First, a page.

I always get a little nervous when it’s my month to pick the book. You’d think I would have gotten used to it. After all, the eight of us have been in our little book group for 13 years now. Whoever’s month it is gets to pick the next read. This time around I’ve assigned the least likely selection I would ever pick, the cyberpunk, sci-fi classic “Neuromancer” (1983) by William Gibson.

Having just finished reading it I know I have reason to be worried how they’ll react. It’s a very strange novel, virtually impossible to follow through a delineated plot line – a hybrid that merges the film “Matrix” with William Burroughs’ “Naked Lunch.”

At least I’ll be able to count on lively conversation about the book. And that all who attend will have read it. Among the many great things about our group is that we come prepared and stick to the topic. That’s been the most satisfying thing about the group – and the fact that we have basically held together, through the occasional illness, job loss and, lately, pandemic. We still meet eleven times a year, skipping only August. And folks show up on time, precisely at 7 PM, and stay around until 9:30 PM.

The sessions were more fun when we actually met in someone’s house. The rule, such as it is, has been that whoever picks the book hosts and provides the food and liquid refreshments. Ideally, the fare is themed to the book – such as the Indian food we had for Aravind Adiga’s novel, “The White Tiger.” For the last year we have had to make concessions to Zoom and meet that way, though with the same time commitment. Since almost all of us have now been fully vaccinated we’re making plans to reunite, though we have not been too specific as to when. The collective sense is that the group has been too valuable and too successful to let it fade away.

We didn’t all know each other equally well when we started. Some of us were friends; some had wives who were already in their own long-standing book group. Others knew someone whom they were comfortable recommending. The eight of us include (with overlap) two former academics, an educator, three lawyers, an engineer, an IT guy and a former insurance management fellow who really is a musician. Most of us seem to be politically progressive, or at least liberal, but we have managed to achieve enough of a balance that we are able to engage and take seriously each other rather than to pontificate. And we are not so respectful of a superficial decorum that we tolerate bullshit, if someone overdoes it.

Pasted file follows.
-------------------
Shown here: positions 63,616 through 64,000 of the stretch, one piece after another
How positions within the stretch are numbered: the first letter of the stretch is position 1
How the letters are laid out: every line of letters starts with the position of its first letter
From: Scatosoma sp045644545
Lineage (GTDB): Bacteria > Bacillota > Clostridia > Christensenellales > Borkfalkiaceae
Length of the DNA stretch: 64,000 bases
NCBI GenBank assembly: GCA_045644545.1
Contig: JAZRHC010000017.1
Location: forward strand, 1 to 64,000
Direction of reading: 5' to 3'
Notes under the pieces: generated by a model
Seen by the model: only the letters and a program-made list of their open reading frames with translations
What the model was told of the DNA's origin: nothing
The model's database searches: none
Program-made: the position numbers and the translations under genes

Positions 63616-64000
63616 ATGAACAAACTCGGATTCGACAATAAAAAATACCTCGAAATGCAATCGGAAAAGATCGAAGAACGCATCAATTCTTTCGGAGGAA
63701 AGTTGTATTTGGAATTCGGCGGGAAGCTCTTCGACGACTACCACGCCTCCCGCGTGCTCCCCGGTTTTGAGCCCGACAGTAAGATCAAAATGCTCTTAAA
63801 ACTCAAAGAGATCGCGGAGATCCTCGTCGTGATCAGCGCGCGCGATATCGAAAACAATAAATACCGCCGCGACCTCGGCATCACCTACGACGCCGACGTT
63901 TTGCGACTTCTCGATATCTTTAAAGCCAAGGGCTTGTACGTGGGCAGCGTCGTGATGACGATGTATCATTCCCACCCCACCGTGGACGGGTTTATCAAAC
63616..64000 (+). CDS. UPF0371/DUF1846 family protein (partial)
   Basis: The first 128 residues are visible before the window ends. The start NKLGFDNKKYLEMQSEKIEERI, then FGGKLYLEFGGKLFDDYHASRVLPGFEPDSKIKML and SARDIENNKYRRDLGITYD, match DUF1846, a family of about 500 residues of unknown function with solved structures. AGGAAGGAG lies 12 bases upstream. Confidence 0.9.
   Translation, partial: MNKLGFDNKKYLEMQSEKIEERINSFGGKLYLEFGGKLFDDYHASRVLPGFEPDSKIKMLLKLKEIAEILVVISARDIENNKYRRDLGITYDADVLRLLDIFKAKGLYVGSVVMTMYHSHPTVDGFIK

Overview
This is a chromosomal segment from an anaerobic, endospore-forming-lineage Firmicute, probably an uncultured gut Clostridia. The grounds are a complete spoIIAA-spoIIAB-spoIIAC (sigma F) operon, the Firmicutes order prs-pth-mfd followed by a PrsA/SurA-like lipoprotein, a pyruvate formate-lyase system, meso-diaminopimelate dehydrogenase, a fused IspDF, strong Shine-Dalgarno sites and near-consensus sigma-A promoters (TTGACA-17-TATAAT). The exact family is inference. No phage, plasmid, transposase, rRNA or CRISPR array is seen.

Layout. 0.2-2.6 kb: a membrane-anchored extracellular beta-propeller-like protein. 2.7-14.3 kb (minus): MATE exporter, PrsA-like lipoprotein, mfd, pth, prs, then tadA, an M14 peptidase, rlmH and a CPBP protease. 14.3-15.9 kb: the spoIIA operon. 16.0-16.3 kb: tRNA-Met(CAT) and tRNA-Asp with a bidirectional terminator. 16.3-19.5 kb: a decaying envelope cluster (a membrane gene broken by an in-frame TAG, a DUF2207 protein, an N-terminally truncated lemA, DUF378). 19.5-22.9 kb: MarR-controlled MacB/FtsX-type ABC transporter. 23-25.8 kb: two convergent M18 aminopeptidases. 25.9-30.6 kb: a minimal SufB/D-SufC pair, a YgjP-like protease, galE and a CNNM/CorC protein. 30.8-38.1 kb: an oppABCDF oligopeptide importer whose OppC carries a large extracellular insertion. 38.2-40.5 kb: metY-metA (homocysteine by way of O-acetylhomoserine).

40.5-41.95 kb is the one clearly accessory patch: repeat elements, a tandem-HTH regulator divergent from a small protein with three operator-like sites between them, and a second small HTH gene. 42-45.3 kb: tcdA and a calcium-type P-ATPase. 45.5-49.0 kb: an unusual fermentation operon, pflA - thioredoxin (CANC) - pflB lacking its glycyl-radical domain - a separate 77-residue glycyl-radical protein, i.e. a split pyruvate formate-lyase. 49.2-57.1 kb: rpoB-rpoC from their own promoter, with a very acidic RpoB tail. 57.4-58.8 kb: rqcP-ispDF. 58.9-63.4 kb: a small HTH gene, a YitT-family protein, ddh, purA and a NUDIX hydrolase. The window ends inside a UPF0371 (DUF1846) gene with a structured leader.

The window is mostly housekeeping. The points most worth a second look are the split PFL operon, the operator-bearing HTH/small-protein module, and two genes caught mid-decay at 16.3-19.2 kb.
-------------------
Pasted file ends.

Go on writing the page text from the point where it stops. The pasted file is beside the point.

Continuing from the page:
I’m the only writer, but all of us are, or long had been, regular readers, and so it has been easy to get people to commit. The only rules we have are no books about sports, show up on time, be prepared, and there’s no arguing about the next month’s selection; we just rely on whoever is next up, alphabetically.

I have a nearly comprehensive list of the circa 150 books we’ve read in that time. It runs the gamut, from biographies of Robert Moses, Frederick Law Olmsted and J. Robert Oppenheimer (all of them my picks) to a ton of 20th century political and military affairs (broadly conceived, not the tactical kind) covering everything from both world wars to Vietnam, Iran, Iraq, the Holocaust and race relations. We’ve also read plenty of classic fiction: Franz Kafka, Virginia Woolf, Ernest Hemingway, F. Scott Fitzgerald, Vladimir Nabokov, John Cheever, Margaret Atwood, Philip Roth, Barbara Kingsolver and poet Natasha Trethewey.

We’ve had our dramatic moments, both good and bad. Saul Bellows’ “Herzog” split the group over who was more repulsive: the manically obsessive Moses Herzog or the writer who created him. By contrast, we were in consensus that D.H. Lawrence’s “Women in Love” read like laughable, adolescent fluff. Half way through the pandemic, our reading of Daniel Defoe’s “A Journal of the Plague Year” (1722) helped us appreciate certain recurring patterns in public health disasters. Among those books we admired the most were Per Petterson’s novel about Norwegian winters, “Out Stealing Horses” and a biography of early rock’ n roll impresario Sam Phillips.

My own anxieties about book selection stem from the icy reception that greeted my choice two years ago of Thorstein Veblen’s socio-economic classic from 1899, “The Theory of the Leisure Class.” There are times when, as a lapsed academic, I can overlook horrible writing and clumsy thinking, but the rest of the guys were not so accommodating.

Thirteen years now, we’ve been at this. Two original members left owing to job and life transitions. We seem to have come up with ideal successors through an idiosyncratic method that involves trust, word of mouth and an initial offer to attend – which, between the conversation and food, has proven irresistible.

It’s a monthly gathering we all look forward to, in large part because men our ages (50 and up) do not easily make friends or have a circle like this in which we can engage and explore without being judgmental in any sustained way. The conversations tend to be outer-directed, focusing on the book at hand, the context around it, or the political climate and issues of our times.

We’re not so good at opening up privately, whether it’s about domestic matters, illness, feelings or work. And that’s fine. This book group is where we feel comfortable for a few hours, sharing ideas and thoughts with people who, through the interaction, have become friends and intellectual neighbors. These days that goes a long way.

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